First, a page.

GAL GADOT as Diana in the action adventure "WONDER WOMAN," a Warner Bros. Pictures release.
Elizabeth Findell, Austin American-Statesman
A Texas theater’s plan to host two women-only “Wonder Woman” screenings next week has drawn nationwide attention from those praising its female empowerment message, responding to the theater’s smart-aleck responses to people who complained about it and celebrating Austin Mayor Steve Adler for his witty public response to a man who objected to it.
But grumblings over the screenings are beginning to turn into complaints that the theater may be violating the city’s equality laws.
Albany law professor Stephen Clark, a gay lawyer specializing in sexual orientation and employment law, said the women-only showings at the downtown Austin Ritz theater, and the theater’s posts about it, rubbed him the wrong way.
“I’m a specialist in anti-discrimination law, so I was fairly certain that this was not lawful,” he said. “If they were trying to do a gay-only ‘Brokeback Mountain,’ I would feel the same way.”
The Washington Post first reported Thursday that Clark filed a complaint with Austin’s Equal Employment and Fair Housing Office. He told the American-Statesman on Friday that he had first sent the city a complaint online and is now drafting a formal written complaint. The Statesman has requested from the city all other equal employment complaints filed regarding the screening.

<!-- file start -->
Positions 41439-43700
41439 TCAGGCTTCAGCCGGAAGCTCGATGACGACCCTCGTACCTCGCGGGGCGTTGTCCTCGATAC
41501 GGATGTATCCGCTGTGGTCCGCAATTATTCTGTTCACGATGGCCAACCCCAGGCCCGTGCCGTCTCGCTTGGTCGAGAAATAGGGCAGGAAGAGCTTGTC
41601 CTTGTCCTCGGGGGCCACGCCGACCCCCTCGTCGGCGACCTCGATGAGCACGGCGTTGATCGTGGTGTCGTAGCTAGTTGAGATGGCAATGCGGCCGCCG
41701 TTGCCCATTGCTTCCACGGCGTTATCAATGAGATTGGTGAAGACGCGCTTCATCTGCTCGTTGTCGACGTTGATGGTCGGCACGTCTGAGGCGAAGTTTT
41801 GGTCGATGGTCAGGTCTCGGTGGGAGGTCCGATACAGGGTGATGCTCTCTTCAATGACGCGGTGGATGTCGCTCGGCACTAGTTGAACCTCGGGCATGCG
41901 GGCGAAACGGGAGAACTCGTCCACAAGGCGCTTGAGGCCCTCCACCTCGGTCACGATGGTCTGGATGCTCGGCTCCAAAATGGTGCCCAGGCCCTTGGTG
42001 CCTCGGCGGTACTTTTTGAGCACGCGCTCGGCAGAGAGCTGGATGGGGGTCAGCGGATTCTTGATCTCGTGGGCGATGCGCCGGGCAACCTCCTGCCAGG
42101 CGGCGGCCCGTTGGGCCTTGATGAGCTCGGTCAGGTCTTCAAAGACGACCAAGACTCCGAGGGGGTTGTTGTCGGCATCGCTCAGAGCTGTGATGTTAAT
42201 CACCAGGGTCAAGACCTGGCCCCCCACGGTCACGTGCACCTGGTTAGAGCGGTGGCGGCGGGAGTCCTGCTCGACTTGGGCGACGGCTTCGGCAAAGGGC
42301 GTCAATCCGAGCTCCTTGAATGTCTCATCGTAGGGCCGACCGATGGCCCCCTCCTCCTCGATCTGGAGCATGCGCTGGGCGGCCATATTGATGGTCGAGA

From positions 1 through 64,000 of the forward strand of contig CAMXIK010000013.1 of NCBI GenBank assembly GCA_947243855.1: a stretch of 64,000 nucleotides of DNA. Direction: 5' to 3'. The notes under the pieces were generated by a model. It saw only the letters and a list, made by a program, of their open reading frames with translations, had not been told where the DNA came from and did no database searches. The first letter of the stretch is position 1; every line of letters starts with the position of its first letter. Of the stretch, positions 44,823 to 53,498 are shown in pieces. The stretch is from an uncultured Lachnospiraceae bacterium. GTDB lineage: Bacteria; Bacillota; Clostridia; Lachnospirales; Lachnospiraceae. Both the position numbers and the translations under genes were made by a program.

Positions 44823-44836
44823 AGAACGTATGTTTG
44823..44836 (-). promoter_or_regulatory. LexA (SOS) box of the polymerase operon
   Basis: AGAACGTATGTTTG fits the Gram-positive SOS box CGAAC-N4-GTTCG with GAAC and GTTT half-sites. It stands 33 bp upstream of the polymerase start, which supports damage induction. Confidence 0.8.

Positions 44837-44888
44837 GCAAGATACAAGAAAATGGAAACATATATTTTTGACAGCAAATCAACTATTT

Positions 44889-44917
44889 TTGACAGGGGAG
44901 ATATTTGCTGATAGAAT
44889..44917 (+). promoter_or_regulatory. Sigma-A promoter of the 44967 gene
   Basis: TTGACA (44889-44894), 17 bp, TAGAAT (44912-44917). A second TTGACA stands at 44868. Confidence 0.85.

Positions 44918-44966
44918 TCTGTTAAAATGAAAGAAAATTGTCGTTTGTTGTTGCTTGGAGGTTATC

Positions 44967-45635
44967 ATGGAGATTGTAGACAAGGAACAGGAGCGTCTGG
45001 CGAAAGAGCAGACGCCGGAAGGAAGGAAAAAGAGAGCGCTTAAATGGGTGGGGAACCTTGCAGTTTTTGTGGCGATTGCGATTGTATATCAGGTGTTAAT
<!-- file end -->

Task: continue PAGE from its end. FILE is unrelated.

Austin city code bans a public accommodation — which specifically includes a movie theater — from limiting its service or goods on the basis of race, color, sex, sexual orientation, gender identification or other factors. It also bars such places from advertising or posting any published statement that indicates services will be limited to certain people.
City code doesn’t spell out a specific punishments for violating the provisions, but says city staff may try to resolve equality issues via “informal methods” or refer the case to the city attorney for prosecution.
The theater’s statement that it would staff only women employees the night of the screening could also be problematic, Clark suggested.
Clark said he originally shrugged off the screening, figuring it was a one-time deal in a city far away from his corner of New York. But he said the Drafthouse’s snarky Facebook posts and suggestion that it would add showings and cities to the event led him to move forward on the complaint.
“Their attitude was really off-putting to me…the suggestion that anybody who pointed out to them that this was illegal was misogynistic or insecure,” he said. “Granted, a number of the men posting were nasty, but if you’re the one hosting the event and you’re already teetering on the edge of illegality, you might dial back the rhetoric.”